Castillo v. City of Round Rock, decided one year after Gutierrez, is also illuminating. 177 F.3d 977 (5th Cir. 1999). There the Fifth Circuit unequivocally held that there was no excessive force when an officer and male bystander together sat on a prone, handcuffed suspect's back for four to six minutes while three other officers placed flex cuffs on his legs. Id. at *2. The officer also placed weight on the suspect's neck and head for five to ten minutes. Id. During this time, Castillo exclaimed he was going to die. Id. The Court held the circumstances — which included Castillo raising a beer bottle at an officer and fighting with him prior to being handcuffed, and kicking and yelling even after being handcuffed and placed in a prone position — merited the force used. Id. at *2-*4.
On balance, the facts of this case align more closely with those in Pratt, Wagner, and Castillo and differ in critical points from those in Gutierrez. Here, Timpa presented a danger to himself and others by running across traffic on Mockingbird Lane, a three-lane road. At least one motorist reported nearly colliding with Timpa and said Timpa also halted and climbed a DART bus. Mansell describing Timpa to the dispatcher as "a danger to himself," and called an ambulance before ever leaving his patrol car. While Timpa was handcuffed, Timpa was nonresponsive to the officer's questions, yelled uncontrollably, and repeatedly attempted to roll into the right lane of the road, ultimately succeeding and necessitating efforts by Mansell and the security guards to move him to safety. And prone restraint was not the Defendants' first resort — they did not roll Timpa over until he again lurched towards the road, after Vasquez and Dillard's arrival.
Even after being rolled onto his stomach, Timpa continued to yell, toss his head, and struggle to move his torso and limbs. He repeatedly kicked at officers. See Pratt, 822 F.3d at 184 (underscoring Pratt's "'on again, off again' commitment to cease resisting, recurring violence, and the threat he posed while unrestrained"). Further, paramedics were present during the entirety of the Defendants' roughly fourteen-minute prone restraint of Timpa and never indicated that the Defendants were harming Timpa or that they should move him. Paramedic Flores specifically declined Dillard's offer to roll Timpa over and indicated that he should not be moved until Paramedic Flores had an opportunity to take his vitals. And Paramedic Flores was not concerned by Timpa's blood pressure and pulse, which he took roughly five minutes before Defendants ceased the prone restraint. These facts distinguish this case from Gutierrez, where the paramedics did not observe the officers' restraint of Gutierrez and where officers hog-tied Gutierrez, placed him face down in the back seat of a patrol car for half an hour, and did not monitor him while he was in this position.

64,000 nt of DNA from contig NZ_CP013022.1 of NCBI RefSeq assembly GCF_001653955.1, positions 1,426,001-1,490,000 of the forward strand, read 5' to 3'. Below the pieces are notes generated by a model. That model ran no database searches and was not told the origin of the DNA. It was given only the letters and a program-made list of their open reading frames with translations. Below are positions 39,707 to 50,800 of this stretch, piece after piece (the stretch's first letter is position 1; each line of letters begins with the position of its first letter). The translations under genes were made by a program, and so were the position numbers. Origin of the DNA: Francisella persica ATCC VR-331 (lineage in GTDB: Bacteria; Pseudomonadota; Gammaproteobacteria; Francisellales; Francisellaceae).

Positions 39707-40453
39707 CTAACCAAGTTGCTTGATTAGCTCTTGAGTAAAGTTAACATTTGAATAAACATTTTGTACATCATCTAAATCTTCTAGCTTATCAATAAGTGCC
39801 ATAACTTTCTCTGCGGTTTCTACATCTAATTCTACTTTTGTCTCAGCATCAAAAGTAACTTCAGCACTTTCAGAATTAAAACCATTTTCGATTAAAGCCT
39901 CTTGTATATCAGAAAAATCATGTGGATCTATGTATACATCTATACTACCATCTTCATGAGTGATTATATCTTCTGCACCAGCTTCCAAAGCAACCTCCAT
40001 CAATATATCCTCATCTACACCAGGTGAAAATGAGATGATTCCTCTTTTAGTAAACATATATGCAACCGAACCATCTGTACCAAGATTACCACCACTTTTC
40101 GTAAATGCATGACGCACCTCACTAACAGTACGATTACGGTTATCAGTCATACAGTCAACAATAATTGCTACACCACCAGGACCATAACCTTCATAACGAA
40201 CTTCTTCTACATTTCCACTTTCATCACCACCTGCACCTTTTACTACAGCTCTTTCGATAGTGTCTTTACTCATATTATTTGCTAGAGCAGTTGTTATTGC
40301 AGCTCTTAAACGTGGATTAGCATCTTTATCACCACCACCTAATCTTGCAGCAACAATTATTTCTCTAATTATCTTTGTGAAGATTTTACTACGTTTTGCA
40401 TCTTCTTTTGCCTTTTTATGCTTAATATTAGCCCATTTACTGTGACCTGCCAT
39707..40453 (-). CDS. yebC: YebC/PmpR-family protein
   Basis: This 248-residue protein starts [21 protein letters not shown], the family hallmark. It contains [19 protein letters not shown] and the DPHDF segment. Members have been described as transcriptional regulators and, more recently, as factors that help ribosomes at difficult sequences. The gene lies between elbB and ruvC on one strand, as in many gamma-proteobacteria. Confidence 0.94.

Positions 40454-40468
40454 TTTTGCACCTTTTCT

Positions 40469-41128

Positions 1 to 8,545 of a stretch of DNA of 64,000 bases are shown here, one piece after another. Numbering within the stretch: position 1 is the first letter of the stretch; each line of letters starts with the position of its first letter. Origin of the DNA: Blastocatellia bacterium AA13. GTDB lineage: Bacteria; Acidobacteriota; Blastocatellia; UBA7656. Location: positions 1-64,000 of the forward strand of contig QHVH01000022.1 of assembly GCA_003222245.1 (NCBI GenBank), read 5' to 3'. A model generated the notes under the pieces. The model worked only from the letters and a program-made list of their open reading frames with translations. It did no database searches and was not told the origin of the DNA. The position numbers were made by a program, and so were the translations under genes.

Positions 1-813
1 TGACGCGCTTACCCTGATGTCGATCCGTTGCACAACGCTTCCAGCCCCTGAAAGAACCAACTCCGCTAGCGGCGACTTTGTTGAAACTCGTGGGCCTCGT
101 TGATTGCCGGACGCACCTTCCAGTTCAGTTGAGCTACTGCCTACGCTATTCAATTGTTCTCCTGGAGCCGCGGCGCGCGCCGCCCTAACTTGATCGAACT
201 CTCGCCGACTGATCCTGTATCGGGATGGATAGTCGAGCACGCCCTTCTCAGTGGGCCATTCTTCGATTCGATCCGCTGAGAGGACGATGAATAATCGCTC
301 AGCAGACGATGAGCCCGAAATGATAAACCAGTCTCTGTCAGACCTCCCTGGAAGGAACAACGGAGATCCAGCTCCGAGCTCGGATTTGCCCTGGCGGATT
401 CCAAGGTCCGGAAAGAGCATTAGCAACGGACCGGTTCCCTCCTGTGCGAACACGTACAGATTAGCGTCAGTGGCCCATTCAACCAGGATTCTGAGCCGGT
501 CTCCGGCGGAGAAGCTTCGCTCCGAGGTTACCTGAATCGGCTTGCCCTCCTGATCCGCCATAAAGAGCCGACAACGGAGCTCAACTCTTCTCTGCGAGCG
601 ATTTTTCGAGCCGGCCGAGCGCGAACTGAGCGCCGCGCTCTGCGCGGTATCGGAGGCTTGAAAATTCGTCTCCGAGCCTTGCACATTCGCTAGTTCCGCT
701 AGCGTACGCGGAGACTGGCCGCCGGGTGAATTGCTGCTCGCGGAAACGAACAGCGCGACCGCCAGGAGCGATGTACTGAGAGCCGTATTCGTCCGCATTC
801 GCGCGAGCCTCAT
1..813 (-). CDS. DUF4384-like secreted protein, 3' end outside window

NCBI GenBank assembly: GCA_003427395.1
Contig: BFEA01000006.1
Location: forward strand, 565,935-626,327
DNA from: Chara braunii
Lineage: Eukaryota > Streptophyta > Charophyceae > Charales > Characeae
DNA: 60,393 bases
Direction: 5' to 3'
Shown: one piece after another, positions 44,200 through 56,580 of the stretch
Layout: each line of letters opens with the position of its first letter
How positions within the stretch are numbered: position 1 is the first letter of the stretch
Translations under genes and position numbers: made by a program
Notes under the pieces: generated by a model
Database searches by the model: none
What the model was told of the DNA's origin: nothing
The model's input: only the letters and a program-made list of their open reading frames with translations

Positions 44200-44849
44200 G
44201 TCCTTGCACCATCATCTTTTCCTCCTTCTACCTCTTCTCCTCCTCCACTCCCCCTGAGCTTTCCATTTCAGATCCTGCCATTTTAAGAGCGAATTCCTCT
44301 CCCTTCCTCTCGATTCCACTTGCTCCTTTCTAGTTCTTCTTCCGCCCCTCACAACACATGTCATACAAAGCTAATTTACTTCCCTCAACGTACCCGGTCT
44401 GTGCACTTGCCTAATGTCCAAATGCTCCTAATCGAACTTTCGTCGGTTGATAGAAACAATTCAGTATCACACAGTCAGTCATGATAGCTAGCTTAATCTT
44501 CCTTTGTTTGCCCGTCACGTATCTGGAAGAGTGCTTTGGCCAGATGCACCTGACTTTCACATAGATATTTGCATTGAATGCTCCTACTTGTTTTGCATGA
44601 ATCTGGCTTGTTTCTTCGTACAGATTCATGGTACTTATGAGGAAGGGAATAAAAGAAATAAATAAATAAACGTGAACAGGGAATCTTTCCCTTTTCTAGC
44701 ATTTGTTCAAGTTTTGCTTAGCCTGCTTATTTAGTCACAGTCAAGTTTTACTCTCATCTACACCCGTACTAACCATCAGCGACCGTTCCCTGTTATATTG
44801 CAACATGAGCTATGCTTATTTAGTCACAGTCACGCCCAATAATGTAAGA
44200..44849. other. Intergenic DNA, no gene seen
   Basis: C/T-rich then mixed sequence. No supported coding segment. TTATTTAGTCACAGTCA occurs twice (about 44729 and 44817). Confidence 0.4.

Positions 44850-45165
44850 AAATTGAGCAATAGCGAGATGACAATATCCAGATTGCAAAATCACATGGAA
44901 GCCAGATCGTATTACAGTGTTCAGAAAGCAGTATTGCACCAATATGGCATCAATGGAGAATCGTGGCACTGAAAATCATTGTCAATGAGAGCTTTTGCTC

The fact that the Defendants knew of Timpa's cocaine consumption is the biggest factual distinction between this case and Castillo, Wagner, and Pratt. Because there is a fact question regarding whether Defendants knew Timpa had used cocaine, the Court views the facts in Plaintiffs' favor and assumes that Defendants knew of his cocaine usage at the latest when Timpa responded to Dillard's first inquiries.
Defendants admit that around the 1:45 mark, the body cam footage does suggest that Timpa replied "coke" to Dillard's initial question "what did you take?" But Dillard also testified that he did not hear this response and continued to ask Timpa what he had taken. The body cam footage shows the Defendants agreeing later, however, that Timpa was "on something."
Plaintiffs insist that the Defendants' awareness of Timpa's drug use means that Gutierrez clearly establishes their restraint of Timpa as unconstitutional. The Plaintiffs correctly note that in distinguishing Gutierrez, the Court in Pratt emphasized the officers' unawareness of the decedent's drug use at the time that they used prone restraint and hog- tying. But Plaintiffs are wrong to assume that Defendants' knowledge of Timpa's cocaine use is dispositive here.
While the officers in Pratt employed hog-tying, the restraint method at issue in Gutierrez, Timpa was never hog-tied. This fact is critical. Gutierrez involved the fatal combination of officers who used a hog-tie restraint despite knowledge of the suspect's cocaine consumption. Pratt has already demonstrated that the presence of only one of these factors — even if the primary factor, hog-tying — does not present enough similarity to Gutierrez for it to constitute clearly established law. Adherence to the Fifth Circuit's qualified immunity analysis in Pratt, as well as the Supreme Court's frequent exhortation "not to define clearly established law at a high level of generality," means that Gutierrez does not govern this case. Ashcroft, 563 U.S. at 742.